The proposal is fraught with uncertainty. Getting Congress to approve a deal that commits the US to protecting Saudi Arabia militarily would be a daunting prospect for the White House, especially if Israel opts not to join it. Many legislators remain wary of Prince Mohammed, the kingdom’s 38-year-old de facto ruler, after the killing of Washington Post columnist Jamal Khashoggi by Saudi agents in 2018. They’re also uneasy about the Saudi strategy of lowering oil production, along with other members of the Opec+ cartel, to prop up prices.

From the Israeli side, Netanyahu leads the most right-wing government in the country’s history and has all but ruled out a two-state solution. His coalition says it still plans to attack the Gazan city of Rafah, which the US and Arab states fear would lead to thousands more deaths among Palestinian civilians.  

Still, the leaders of the three countries have plenty of incentives to reach an agreement soon. For Biden, it’s a chance for a foreign policy victory before presidential elections in November. The crown prince would avoid the uncertainty around whether former President Donald Trump would accept a deal if he wins in that race even though Trump’s administration initiated the Abraham Accords that envisioned such alliances between Israel and its neighbours.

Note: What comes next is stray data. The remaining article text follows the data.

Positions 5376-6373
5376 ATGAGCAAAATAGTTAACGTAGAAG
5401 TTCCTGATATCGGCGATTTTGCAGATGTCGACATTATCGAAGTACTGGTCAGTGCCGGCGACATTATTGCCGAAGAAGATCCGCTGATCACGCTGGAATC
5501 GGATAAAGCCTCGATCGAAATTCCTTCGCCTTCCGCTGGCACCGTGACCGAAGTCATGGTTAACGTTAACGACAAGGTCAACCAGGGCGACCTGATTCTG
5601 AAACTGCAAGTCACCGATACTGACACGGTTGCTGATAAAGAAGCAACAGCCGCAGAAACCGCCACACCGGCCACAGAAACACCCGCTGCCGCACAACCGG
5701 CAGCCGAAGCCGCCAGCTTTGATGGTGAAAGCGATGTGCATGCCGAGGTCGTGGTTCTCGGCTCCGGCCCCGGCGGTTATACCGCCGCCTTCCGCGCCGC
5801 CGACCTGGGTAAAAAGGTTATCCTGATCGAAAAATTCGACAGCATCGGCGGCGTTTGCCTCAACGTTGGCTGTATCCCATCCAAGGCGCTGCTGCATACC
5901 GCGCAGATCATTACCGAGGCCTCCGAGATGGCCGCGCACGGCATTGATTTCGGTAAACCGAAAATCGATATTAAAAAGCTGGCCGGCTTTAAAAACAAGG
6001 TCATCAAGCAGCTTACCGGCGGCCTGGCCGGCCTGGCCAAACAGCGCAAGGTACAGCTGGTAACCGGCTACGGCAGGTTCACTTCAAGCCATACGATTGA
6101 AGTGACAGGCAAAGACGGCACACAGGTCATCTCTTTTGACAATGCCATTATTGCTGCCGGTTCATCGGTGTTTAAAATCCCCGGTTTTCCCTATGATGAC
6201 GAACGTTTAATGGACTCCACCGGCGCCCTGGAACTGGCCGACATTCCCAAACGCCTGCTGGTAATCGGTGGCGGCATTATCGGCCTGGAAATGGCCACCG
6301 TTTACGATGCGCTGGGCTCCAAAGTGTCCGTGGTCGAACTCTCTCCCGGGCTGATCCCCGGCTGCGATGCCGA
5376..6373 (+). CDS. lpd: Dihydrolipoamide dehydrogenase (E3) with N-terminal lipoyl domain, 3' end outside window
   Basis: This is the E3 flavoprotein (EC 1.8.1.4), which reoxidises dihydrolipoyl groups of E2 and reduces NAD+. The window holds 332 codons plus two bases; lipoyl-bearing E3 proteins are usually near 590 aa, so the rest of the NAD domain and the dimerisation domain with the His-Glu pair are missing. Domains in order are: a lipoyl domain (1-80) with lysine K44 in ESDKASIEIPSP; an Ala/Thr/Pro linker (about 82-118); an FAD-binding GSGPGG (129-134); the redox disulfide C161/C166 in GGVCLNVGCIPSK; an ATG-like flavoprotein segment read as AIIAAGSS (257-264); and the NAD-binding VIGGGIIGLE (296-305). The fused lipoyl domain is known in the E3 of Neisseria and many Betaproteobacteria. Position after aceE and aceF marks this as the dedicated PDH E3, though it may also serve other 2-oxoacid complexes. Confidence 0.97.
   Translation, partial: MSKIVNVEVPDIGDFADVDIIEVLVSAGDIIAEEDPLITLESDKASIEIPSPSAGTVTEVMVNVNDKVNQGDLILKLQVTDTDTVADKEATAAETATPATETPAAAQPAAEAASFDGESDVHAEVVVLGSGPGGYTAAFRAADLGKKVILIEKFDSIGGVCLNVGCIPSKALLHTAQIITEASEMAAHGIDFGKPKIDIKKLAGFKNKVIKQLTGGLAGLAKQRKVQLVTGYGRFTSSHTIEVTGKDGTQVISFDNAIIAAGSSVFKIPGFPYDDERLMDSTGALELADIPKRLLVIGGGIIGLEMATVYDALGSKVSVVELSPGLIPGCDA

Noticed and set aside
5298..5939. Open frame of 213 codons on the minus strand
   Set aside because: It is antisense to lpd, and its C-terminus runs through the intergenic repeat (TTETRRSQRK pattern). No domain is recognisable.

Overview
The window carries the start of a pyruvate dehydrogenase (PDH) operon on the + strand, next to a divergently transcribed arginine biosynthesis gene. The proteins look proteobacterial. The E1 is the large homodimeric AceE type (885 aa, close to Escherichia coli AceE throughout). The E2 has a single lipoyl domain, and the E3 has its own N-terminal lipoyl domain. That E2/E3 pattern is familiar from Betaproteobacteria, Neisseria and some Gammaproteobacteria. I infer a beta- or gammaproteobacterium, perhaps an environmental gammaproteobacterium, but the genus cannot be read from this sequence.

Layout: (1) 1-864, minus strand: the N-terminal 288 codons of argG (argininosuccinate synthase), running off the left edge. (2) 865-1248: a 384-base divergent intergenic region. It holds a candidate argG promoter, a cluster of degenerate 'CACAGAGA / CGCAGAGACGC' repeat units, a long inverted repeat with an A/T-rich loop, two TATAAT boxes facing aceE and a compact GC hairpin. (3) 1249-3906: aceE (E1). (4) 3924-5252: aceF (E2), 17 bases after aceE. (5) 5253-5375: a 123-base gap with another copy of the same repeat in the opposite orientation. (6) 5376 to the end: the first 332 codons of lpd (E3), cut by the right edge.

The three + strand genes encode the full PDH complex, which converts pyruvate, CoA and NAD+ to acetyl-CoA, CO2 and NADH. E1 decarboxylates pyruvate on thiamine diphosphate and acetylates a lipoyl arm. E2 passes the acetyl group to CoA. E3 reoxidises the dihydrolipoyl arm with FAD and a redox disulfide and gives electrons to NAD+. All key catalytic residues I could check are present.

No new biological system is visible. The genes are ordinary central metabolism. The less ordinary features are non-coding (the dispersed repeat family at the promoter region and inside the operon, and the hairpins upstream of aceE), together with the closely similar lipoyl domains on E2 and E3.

Netanyahu, the biggest wild card, could take credit for normalising relations with the biggest economy in the Middle East and guardian of Islam’s holiest sites — a goal he’s long coveted.

US officials said talks were under way but declined to comment on specifics. Saudi Arabia’s government didn’t immediately respond to a request for comment. Netanyahu’s office declined to comment. 

Netanyahu faces ceasefire, split Cabinet as Blinken visits

As the US Secretary of State, Antony Blinken, worked toward a Gaza ceasefire on a visit to Israel on Wednesday, a major Tel Aviv newspaper offered a front-page summary of his challenge: Prime Minister Benjamin Netanyahu with key Cabinet colleagues and the headline “Who’s in charge here?”

On one side was hard-right National Security Minister Itamar Ben Gvir saying if Israel doesn’t invade the southern Gaza city of Rafah, Netanyahu “understands perfectly well what that means”. On the other were centrist ministers labelling that “blackmail”. 

Blinken met Netanyahu before heading to the Gaza border to be briefed on the flow of humanitarian aid into the besieged enclave where Israel has fought a nearly seven-month war after a Hamas invasion that killed 1,200 and abducted 240.